The paint flows in ducts 24-28 as thin layers of rectangular cross-section flowing perpendicular to the pencil 30. As the paint issues from the die orifices it immediately engages the pencil and changes direction by 90 degrees to flow as thin layers in the channels 96 as the pencil is moved longitudinally through passage 32. The thickness of these layers (e.g., about 0.005 inch, the depth of channels 96) is about the same as the thickness of the paint stripes as formed, but the stripes may shrink slightly in drying. The width of the stripes is greater than the corresponding cross-dimension of orifices 90 and is also greater than the width of channels 96, since the paint spreads laterally beyond the ends of the orifices as it leaves the orifices and spreads further laterally as it leaves the channels.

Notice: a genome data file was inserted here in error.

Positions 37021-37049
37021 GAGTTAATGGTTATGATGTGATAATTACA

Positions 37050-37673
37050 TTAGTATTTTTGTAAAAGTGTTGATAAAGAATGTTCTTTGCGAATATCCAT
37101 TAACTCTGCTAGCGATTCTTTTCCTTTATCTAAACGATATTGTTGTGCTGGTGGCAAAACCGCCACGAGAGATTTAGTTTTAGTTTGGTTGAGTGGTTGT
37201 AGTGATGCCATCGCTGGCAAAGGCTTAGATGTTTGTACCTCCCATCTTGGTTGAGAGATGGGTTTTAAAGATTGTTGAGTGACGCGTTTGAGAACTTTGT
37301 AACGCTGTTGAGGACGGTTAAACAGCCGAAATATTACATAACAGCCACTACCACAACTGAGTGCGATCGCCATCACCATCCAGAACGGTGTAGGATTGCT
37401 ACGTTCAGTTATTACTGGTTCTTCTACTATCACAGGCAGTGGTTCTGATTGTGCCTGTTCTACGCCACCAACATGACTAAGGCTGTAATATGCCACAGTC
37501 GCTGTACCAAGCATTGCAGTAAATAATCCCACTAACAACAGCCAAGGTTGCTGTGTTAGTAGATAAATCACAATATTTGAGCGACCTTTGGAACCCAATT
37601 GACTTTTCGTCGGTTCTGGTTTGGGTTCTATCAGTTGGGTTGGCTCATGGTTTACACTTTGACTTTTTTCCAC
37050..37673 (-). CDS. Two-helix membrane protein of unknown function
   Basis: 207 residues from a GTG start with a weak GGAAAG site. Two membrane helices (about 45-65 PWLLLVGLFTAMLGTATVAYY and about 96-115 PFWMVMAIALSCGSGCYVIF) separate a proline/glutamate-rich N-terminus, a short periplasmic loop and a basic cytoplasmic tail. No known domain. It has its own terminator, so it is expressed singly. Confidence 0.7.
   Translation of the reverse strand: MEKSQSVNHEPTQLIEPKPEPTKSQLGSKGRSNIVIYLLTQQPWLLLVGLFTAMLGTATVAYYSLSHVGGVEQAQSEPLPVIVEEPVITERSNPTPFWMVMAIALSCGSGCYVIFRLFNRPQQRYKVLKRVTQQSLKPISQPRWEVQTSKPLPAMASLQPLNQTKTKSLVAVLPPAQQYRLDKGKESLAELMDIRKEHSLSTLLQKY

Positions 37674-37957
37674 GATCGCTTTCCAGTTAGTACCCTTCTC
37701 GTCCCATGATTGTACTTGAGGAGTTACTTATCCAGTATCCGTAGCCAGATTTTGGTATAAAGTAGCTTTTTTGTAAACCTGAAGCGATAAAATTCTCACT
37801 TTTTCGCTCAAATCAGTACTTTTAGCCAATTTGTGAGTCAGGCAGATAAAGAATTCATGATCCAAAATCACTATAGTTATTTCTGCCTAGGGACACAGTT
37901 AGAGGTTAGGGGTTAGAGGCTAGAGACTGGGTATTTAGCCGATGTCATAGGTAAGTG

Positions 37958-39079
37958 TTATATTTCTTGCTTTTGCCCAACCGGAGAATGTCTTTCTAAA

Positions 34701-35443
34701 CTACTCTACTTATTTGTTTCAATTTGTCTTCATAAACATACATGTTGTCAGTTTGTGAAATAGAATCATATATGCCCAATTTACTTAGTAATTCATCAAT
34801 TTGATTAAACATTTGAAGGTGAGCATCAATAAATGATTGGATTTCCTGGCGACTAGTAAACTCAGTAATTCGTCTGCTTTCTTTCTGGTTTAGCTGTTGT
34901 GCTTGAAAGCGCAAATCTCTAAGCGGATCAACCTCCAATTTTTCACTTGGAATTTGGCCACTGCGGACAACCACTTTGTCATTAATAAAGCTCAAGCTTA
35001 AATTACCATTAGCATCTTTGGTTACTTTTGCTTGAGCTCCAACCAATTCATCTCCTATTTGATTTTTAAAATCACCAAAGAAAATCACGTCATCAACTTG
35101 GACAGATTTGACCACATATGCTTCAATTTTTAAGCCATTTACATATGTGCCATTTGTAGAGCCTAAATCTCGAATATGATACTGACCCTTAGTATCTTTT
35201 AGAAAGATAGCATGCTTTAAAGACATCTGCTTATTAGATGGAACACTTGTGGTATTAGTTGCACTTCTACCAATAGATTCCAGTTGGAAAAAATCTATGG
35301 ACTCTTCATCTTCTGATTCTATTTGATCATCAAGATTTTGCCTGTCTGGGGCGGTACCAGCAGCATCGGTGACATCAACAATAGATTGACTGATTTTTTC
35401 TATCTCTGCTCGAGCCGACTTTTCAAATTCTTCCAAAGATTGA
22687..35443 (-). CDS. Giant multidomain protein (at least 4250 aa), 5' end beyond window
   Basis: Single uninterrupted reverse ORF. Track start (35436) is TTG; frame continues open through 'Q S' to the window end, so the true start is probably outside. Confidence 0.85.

In a typical embodiment of the invention, the reservoirs 16-20 are 1/2 inch in diameter and 1/2 inch deep. The ducts 24-28 are 0.120 inch wide and 0.020 inch deep, forming rectangular orifices 90 of the same dimensions. With paint having a viscosity of 40-55 seconds when measured with a #4 Zahn cup, the paint will flow 0.015 inch (up to 0.018 inch) laterally beyond each end of the orifices to provide stripes that are 0.150 inch wide (the 0.120 inch width of the orifice plus 2×0.015 inch). This is just about the width of the side panel of a conventional pencil of hexagonal cross-sectional configuration.